If you think that because an article attributes a decision to "the EPA" that means that the decision was not made by political appointees implementing administration policy, you're incredibly naive. Bush may well not have been personally involved in this decision, but it sure looks like a political decision, not something that EPA scientists and lawyers have come up with.

As for the scanning, did you also miss the fact that you can order whatever material you want via library loan?

Yep, I missed it because it isn't in the article. What the article says is that "all EPA-generated materials will continue to be available by inter-library loan. That excludes material not generated by the EPA. You need to be more careful about accusing people of not reading the article. I've obviously read it more carefully than you have. Furthermore, even if this does mean that the boxed materials will be available by interlibrary loan, how easy do you think it will be to find what you need, and how long a delay will there be in getting the boxed materials out of storage? I know from personal experience that it can be a real impediment to research to have to wait several weeks or even days to get something out of storage, and that often it is difficult to identify what you need if you can't go look at it on the shelf online.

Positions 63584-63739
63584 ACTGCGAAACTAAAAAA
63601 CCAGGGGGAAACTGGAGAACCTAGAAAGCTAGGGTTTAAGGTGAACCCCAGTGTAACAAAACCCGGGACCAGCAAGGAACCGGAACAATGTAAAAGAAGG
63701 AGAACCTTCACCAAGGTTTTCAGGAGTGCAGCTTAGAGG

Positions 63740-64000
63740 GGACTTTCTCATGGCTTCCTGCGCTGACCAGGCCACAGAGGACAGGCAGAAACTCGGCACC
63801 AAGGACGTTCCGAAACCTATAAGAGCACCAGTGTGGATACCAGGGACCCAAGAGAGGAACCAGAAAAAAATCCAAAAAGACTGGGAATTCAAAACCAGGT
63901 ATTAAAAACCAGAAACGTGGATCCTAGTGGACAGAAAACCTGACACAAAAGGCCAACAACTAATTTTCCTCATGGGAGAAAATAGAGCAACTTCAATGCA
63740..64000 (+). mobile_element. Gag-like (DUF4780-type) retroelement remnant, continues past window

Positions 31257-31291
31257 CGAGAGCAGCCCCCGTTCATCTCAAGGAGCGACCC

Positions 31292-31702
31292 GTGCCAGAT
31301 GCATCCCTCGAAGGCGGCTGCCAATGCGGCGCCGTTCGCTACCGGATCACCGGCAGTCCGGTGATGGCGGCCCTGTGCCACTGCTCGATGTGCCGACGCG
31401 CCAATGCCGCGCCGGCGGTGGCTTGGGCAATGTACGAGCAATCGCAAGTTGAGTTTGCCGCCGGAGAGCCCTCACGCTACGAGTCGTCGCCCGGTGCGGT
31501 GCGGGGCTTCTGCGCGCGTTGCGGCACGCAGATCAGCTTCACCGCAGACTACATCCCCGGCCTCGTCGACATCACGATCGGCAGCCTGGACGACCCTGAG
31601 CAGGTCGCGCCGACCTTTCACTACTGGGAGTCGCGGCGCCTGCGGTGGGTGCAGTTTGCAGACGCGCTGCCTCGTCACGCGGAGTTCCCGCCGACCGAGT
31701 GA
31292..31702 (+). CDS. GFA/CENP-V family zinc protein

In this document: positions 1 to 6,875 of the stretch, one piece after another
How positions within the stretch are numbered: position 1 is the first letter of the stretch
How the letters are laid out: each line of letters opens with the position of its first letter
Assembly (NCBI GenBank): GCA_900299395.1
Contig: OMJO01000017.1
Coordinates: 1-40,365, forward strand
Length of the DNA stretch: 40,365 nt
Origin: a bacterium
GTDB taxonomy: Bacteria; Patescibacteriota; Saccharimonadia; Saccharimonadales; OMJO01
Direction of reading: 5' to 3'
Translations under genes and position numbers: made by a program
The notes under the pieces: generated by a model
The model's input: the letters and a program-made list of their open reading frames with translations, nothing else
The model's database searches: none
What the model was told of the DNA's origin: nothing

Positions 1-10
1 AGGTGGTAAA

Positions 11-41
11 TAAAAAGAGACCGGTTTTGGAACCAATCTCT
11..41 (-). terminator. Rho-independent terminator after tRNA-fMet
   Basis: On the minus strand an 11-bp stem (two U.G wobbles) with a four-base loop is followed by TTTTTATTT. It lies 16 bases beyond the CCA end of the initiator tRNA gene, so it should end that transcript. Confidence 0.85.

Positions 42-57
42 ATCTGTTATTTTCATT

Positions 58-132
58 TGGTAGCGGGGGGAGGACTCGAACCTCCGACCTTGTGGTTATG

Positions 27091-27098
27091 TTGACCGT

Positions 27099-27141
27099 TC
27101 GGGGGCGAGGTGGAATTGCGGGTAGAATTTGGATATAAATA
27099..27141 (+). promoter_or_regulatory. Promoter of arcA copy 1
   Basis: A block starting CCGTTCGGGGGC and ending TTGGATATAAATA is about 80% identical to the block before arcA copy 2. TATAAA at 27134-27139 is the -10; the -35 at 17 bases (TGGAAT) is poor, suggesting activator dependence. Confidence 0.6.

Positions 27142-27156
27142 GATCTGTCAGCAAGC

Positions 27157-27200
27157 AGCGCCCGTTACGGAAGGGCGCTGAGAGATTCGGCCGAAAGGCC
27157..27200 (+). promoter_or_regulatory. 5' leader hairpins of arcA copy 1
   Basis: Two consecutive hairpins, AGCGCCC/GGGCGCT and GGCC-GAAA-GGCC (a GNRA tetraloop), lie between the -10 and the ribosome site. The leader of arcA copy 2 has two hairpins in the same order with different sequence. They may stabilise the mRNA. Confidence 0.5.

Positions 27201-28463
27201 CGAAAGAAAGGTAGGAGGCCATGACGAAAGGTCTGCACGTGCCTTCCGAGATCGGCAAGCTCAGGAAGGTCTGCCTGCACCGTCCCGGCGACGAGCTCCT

Re:Mark story -1 Troll and -5 Just Plain Wrong (1)

IamWhoIam (998642) | more than 7 years ago | (#16007380)

Budget cuts have to start somewhere. As long as the material is available for access who cares how scientist get it. As for the question of ONLY 2 million dollars out of a 7 billion dollar budget, reminds me of the saying "a million here and a million there pretty soon your talking about a lot of money".

Re:Mark story -1 Troll and -5 Just Plain Wrong (1)

ssrs396 (988442) | more than 7 years ago | (#16007394)

Geez. I'm glad to know our government has our best interests in mind here and that there will be no disruption to information gathering and distribution. It is so convenient to not have a brick and mortar library with flesh and bone employees collecting and classifying information and assisting with search requests. I find it very useful to have all of my information electronically, conveniently burried!

Granted, without more information on the intended reorganization and filing of information it is difficult to say this cut is entirely a BAD thing, but I am very wary of any actions of this particular government that cut information/science/public service programs and budgets. First, they want to put all information online, and then they consider legislation to reduce internet bandwidth except for those willing to pay the telecoms lots of money, making online documents difficult to access.